An easier and more reliable way to start measuring is with sensors. Let's have a look at the leaf monitoring system consisting of Reporter (our plug & play IoT data logger), a leaf wetness sensor (Phytos 31), and a relative humidity sensor (Sensirion). This can be completed with a weather sensor for measuring local weather data.

phytos 31 and outdoor humidity sensor made compatible with Reporter
€499

Reporter: leaf wetness measurement made easy

In today's world there's little time for manual work. A sensor module with the right sensors can help you automate time-consuming tasks like monitoring leaf wetness.

Meet our versatile and user-friendly sensor device for remote monitoring: Reporter. The sensor module is compatible with renowned sensors such as the aforementioned leaf wetness sensor by METER Group and the Sensirion AG SHT35 chip in our relative humidity sensor.

Easy data logging

Reporter is connected to the GSM network and uses cellular data (2G/4G) to stream its live data to the cloud (Crodeon Dashboard) where it gets logged. All data is available in real-time, and historical logs can be downloaded as csv file. All settings can be adjusted in the cloud platform, such as changes in measurement interval or altering the alarm notifications and measurement thresholds.

Every Reporter comes with a REST API to allow you to seamlessly integrate your data in third-party applications or software to calculate disease probability.

Last but not least, Reporter is weather and waterproof: IP67, meaning that you can place it outside in your field. Reporter can be powered through the power grid or through solar power by its own robust solar panel.

vine grape with mildew

Where to use the leaf monitoring system?

As previously mentioned, Reporter can be used indoors and outdoors, as long as there's a strong cellular data connection. You can use this monitoring system with plant humidity sensors in:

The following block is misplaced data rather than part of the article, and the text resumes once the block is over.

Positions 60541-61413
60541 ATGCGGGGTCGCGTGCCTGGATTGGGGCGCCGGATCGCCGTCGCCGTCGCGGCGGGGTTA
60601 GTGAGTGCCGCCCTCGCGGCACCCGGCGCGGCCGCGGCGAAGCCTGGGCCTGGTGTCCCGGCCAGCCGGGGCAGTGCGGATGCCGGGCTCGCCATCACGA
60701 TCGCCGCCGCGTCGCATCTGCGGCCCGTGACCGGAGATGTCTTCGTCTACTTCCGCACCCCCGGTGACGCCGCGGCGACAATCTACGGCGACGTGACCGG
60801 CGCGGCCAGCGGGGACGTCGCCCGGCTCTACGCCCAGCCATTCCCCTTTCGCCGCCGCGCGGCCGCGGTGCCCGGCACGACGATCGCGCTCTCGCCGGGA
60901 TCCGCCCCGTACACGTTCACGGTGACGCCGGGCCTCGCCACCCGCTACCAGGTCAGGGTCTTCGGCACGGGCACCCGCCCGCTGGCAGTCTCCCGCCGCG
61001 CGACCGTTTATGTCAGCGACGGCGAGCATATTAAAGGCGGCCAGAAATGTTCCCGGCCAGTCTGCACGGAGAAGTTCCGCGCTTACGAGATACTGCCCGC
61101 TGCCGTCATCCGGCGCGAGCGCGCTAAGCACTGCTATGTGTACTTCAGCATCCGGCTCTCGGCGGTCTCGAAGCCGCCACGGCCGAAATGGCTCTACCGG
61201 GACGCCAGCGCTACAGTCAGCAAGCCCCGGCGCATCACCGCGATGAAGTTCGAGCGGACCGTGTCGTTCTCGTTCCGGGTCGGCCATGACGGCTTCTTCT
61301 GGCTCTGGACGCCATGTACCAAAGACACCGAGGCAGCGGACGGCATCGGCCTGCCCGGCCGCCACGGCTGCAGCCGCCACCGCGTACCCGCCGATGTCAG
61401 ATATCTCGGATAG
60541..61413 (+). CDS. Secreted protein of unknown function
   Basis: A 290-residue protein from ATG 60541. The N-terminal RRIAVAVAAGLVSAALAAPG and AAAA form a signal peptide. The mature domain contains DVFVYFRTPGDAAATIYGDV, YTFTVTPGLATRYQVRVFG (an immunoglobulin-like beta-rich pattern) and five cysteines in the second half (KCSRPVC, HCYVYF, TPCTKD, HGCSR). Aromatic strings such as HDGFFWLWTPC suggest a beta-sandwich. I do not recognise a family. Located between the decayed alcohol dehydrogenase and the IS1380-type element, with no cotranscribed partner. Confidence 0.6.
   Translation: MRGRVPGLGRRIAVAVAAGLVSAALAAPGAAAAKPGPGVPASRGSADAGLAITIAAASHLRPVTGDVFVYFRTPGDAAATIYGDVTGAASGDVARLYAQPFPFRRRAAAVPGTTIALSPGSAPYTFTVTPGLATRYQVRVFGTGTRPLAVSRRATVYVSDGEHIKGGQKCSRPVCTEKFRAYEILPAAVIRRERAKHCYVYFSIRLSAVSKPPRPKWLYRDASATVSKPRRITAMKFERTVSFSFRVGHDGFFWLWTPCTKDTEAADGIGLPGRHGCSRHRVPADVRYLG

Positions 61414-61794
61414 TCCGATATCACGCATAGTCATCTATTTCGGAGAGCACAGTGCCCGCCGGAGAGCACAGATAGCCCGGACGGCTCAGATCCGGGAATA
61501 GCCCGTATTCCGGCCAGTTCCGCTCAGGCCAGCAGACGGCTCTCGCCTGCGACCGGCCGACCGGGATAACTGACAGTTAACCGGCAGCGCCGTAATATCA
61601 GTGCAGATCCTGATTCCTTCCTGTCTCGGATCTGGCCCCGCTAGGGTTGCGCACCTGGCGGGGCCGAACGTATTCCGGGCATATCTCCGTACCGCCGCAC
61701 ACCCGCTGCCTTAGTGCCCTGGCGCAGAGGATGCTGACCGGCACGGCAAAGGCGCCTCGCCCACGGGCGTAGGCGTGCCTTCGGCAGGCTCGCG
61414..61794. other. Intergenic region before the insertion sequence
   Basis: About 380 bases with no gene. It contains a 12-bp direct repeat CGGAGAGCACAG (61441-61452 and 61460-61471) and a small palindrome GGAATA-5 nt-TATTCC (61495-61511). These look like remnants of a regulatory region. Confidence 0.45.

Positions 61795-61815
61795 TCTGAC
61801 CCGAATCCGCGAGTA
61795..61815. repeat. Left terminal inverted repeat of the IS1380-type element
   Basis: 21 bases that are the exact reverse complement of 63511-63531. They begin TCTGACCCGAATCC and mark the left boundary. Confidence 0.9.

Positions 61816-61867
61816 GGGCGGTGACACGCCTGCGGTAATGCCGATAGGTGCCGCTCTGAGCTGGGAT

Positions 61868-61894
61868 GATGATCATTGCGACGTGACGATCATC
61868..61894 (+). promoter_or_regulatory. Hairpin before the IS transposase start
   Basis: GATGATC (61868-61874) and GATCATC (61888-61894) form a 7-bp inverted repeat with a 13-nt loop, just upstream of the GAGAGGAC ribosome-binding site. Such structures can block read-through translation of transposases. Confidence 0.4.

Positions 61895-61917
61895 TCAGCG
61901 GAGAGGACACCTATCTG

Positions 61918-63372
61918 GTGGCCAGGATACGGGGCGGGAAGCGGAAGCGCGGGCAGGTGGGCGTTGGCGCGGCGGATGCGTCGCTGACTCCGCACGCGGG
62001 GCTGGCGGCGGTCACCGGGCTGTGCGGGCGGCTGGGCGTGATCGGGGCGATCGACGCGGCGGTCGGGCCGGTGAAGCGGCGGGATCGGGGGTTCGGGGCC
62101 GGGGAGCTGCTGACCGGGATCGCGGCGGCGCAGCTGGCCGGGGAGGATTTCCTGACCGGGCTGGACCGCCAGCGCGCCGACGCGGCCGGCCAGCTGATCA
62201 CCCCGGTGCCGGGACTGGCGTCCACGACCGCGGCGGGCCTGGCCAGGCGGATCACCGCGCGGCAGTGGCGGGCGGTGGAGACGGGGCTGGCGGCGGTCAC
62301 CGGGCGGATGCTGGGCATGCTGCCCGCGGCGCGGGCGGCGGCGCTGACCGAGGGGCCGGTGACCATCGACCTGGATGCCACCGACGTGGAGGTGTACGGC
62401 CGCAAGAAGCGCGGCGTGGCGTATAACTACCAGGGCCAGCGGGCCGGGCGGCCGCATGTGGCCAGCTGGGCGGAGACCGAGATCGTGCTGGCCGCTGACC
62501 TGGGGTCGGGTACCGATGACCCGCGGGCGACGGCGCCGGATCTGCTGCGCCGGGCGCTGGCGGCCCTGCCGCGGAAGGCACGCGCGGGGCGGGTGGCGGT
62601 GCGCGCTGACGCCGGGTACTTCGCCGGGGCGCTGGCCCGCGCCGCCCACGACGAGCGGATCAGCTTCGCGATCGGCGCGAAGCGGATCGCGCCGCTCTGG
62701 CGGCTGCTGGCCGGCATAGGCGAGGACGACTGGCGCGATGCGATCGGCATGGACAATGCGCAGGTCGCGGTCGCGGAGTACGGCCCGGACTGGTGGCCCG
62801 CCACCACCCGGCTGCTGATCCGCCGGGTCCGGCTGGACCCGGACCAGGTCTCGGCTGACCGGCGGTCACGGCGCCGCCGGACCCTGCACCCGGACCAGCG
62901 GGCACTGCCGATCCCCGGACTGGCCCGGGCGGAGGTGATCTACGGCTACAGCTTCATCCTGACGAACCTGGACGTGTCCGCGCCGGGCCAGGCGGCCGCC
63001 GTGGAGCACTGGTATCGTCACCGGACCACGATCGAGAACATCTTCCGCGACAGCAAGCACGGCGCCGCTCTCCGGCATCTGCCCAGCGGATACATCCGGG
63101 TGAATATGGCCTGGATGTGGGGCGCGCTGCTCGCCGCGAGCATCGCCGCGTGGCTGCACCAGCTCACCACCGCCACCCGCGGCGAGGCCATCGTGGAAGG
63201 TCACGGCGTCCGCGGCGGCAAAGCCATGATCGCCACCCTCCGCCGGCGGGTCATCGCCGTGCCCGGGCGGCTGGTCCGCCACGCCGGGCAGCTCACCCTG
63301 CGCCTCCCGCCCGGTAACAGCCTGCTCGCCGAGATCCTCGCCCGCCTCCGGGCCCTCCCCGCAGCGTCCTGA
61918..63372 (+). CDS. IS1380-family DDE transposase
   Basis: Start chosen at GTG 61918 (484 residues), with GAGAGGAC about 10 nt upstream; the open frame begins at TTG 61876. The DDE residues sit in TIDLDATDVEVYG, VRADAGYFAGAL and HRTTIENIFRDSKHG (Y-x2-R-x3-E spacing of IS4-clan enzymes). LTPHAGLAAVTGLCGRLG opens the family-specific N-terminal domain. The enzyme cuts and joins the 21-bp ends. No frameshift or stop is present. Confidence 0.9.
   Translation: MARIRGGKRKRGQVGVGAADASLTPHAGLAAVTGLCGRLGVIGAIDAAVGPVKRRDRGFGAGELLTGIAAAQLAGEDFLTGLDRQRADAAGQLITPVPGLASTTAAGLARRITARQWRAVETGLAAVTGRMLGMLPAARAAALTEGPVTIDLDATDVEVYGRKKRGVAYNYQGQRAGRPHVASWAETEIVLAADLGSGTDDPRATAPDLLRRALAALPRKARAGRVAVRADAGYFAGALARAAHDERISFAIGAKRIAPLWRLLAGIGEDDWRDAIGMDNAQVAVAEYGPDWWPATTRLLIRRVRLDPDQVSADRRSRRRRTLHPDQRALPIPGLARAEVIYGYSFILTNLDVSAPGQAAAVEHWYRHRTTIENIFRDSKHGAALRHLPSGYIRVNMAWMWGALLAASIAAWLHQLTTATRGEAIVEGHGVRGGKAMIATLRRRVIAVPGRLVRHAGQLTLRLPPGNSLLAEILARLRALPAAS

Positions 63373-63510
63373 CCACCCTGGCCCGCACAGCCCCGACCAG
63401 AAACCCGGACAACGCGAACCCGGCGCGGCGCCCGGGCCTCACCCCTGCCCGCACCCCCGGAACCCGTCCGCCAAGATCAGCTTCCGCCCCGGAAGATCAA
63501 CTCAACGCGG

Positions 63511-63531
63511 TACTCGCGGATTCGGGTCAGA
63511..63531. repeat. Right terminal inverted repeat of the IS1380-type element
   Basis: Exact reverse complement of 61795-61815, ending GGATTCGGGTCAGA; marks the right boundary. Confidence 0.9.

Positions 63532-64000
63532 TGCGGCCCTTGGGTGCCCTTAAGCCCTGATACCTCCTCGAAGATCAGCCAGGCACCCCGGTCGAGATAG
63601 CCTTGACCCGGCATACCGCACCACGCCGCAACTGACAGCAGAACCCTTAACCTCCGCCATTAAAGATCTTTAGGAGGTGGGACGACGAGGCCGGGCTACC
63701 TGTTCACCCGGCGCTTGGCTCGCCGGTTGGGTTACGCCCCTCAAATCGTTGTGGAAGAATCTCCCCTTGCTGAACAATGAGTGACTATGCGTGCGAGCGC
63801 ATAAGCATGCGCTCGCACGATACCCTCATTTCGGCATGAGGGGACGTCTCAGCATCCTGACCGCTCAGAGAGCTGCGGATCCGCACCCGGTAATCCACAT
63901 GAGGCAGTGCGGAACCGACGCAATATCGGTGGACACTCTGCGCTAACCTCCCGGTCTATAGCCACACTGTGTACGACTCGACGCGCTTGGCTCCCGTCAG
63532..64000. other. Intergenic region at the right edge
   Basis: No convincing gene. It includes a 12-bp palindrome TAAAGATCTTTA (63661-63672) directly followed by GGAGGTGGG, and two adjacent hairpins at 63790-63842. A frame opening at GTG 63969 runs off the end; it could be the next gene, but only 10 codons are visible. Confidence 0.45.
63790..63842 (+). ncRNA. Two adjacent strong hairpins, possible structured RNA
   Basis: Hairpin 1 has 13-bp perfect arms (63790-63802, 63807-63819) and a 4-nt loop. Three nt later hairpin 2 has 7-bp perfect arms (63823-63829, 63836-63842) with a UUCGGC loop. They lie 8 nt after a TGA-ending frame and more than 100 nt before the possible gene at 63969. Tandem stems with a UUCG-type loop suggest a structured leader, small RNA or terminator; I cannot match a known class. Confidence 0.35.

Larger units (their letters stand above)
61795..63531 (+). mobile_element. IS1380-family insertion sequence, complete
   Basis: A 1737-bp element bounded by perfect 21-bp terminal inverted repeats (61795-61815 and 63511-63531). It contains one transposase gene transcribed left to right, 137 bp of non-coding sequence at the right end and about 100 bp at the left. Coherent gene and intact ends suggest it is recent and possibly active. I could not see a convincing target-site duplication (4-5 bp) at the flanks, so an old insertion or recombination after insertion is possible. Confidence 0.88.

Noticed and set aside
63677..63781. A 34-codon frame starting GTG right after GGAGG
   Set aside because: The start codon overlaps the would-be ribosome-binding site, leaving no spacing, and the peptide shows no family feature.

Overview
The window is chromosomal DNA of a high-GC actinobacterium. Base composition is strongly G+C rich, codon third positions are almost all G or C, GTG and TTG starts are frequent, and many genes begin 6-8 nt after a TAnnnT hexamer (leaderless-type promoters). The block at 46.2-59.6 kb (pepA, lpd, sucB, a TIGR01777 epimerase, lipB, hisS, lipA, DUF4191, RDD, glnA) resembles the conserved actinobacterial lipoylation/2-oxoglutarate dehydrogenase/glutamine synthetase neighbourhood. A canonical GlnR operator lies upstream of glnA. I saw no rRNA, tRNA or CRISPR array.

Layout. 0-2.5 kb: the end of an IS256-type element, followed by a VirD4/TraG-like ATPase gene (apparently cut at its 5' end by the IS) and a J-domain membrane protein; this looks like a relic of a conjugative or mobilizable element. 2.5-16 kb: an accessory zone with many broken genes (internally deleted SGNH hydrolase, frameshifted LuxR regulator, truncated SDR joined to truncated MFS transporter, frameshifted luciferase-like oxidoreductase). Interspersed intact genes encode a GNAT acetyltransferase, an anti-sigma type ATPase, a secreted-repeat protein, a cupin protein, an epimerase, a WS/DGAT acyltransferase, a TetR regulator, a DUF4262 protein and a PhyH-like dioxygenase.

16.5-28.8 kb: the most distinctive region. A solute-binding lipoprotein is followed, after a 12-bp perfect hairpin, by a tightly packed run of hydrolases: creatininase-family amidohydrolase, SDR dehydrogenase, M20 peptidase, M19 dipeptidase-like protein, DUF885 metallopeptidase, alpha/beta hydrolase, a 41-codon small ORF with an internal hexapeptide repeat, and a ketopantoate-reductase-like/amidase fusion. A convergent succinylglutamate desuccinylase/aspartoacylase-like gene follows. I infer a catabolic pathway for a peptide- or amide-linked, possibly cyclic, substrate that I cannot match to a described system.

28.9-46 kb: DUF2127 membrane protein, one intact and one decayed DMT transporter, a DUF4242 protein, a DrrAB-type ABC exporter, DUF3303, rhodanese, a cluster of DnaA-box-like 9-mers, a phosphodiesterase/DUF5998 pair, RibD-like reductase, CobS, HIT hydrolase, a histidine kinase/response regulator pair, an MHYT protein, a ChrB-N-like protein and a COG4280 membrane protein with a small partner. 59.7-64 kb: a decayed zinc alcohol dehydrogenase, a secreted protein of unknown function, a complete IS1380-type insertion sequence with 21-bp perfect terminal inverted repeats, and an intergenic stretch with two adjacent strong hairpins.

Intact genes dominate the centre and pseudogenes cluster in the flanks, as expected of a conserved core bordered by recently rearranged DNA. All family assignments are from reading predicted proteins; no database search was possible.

Greenhouses

Take tomatoes and cucumbers for example that are susceptible to infections due to moist leaves. Having better insights can help you optimise irrigation and ventilation in your greenhouse to prevent these issues.

Fruit fields (vineyards, orchards)

Many fruit trees can be impacted by bacterial infections caused by prolonged high humidity. These diseases can often be prevented when the plants are treated in time.

Vegetable crops

Powdery mildew can affect many different kinds of vegetables. Infections often occur during wet and cold weather. Treating the crops in time can prevent the infection from occurring or growing.

Green walls

The herbaceous plants used in green walls can suffer from infection when their leaves stay wet for too long. Read the blog below to learn more about green wall monitoring.

Are you ready to sprout your new monitoring project?

Don't hesitate to reach out to us if you still have any questions!

Sources

*Bouma & al. (2008). “Moisture in the air is crucial for absorption resources” (https://edepot.wur.nl/188)

FAQ

Does the Phytos 31 measure leaf surface temperature?

No, the Phytos 31 leaf wetness sensor does not measure temperature. However, the sensor can be combined with a relative humidity sensor to function as a leaf temperature sensor to measure and monitor the ideal leaf surface temperature of your crops.

phytos 31 leaf wetness sensor and Reporter by Crodeon